Today’s Gospel gives us the final verse of Chapter Five of Matthew’s Gospel. It is a chapter that presents the core of Our Lord’s New Law.
It goes worlds beyond the Ten Commandments with it eight Beatitudes. It tells us as Christ’s followers we must be the salt of the earth and the light of the world.
In six comparisons known as the antitheses it spells out moral advances. It is no longer enough for us to avoid adultery, we must avoid lust. It is no longer enough for us to avoid murder, we must avoid hated.
In today’s final verse of that great chapter, Jesus seemed to say, “So be perfect, just as your heavenly Father is perfect.
I say, “Jesus seemed to say.” However, writing his Gospel in Greek, Matthew quoted Jesus as saying we should be teleios as our heavenly Father is teleios.
That word teleios really means well rounded or complete. None of us can be perfect the way the heavenly Father is perfect. However, within the limitations we are born with, we can each make a stab at being well rounded and complete.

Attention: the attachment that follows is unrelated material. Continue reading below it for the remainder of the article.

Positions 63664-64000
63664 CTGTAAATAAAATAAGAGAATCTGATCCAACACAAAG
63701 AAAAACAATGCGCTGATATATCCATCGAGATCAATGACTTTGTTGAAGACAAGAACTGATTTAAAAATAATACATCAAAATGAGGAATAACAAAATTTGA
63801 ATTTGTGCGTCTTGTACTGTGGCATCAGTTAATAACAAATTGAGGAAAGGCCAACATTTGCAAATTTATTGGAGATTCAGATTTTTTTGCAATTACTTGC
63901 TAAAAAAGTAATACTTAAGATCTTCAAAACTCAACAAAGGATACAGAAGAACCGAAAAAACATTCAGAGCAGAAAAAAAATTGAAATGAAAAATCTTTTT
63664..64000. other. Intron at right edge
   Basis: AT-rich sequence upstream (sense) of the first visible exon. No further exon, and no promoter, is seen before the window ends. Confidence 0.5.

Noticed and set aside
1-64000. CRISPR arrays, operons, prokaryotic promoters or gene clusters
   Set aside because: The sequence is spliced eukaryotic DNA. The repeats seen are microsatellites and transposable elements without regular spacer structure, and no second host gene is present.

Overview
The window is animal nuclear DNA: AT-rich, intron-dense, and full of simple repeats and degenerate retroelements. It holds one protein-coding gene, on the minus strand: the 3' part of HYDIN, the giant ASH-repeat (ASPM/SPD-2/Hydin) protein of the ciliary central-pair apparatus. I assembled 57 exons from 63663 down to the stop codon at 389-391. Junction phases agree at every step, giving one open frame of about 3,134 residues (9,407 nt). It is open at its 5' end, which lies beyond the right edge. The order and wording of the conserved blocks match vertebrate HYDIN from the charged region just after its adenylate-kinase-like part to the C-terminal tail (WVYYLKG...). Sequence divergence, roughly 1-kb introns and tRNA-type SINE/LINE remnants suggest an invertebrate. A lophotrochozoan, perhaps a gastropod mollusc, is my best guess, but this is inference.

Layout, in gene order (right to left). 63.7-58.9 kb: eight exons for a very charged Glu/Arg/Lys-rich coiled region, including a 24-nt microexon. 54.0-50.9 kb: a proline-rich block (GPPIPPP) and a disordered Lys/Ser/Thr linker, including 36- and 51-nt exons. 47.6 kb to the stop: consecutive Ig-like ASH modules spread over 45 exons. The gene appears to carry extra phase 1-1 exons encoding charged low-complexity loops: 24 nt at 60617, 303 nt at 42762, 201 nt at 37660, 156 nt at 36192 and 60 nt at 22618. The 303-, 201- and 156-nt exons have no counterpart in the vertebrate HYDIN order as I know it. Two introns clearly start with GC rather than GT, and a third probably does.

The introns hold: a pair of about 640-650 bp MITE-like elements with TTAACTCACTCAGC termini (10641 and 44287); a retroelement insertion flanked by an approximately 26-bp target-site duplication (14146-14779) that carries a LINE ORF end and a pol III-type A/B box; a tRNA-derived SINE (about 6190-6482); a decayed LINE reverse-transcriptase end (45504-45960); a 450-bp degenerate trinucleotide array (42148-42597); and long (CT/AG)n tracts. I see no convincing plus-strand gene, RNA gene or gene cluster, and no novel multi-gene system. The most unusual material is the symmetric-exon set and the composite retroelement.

One of Vatican II’s final sixteen documents dealt with the goals of Christian education. It says the teacher’s mission is to assist each student in fully developing his or her personality. Each of us is born with a store of potentials. The goal for each of us is that of developing each potential to its fullest. We have potentials for health, for learning, for spreading friendship, for knowing God.
Perhaps contemplative monks and nuns can lead lives in search of perfection, but the goal for any of us must be that of being a person fulfilling his or her potentials.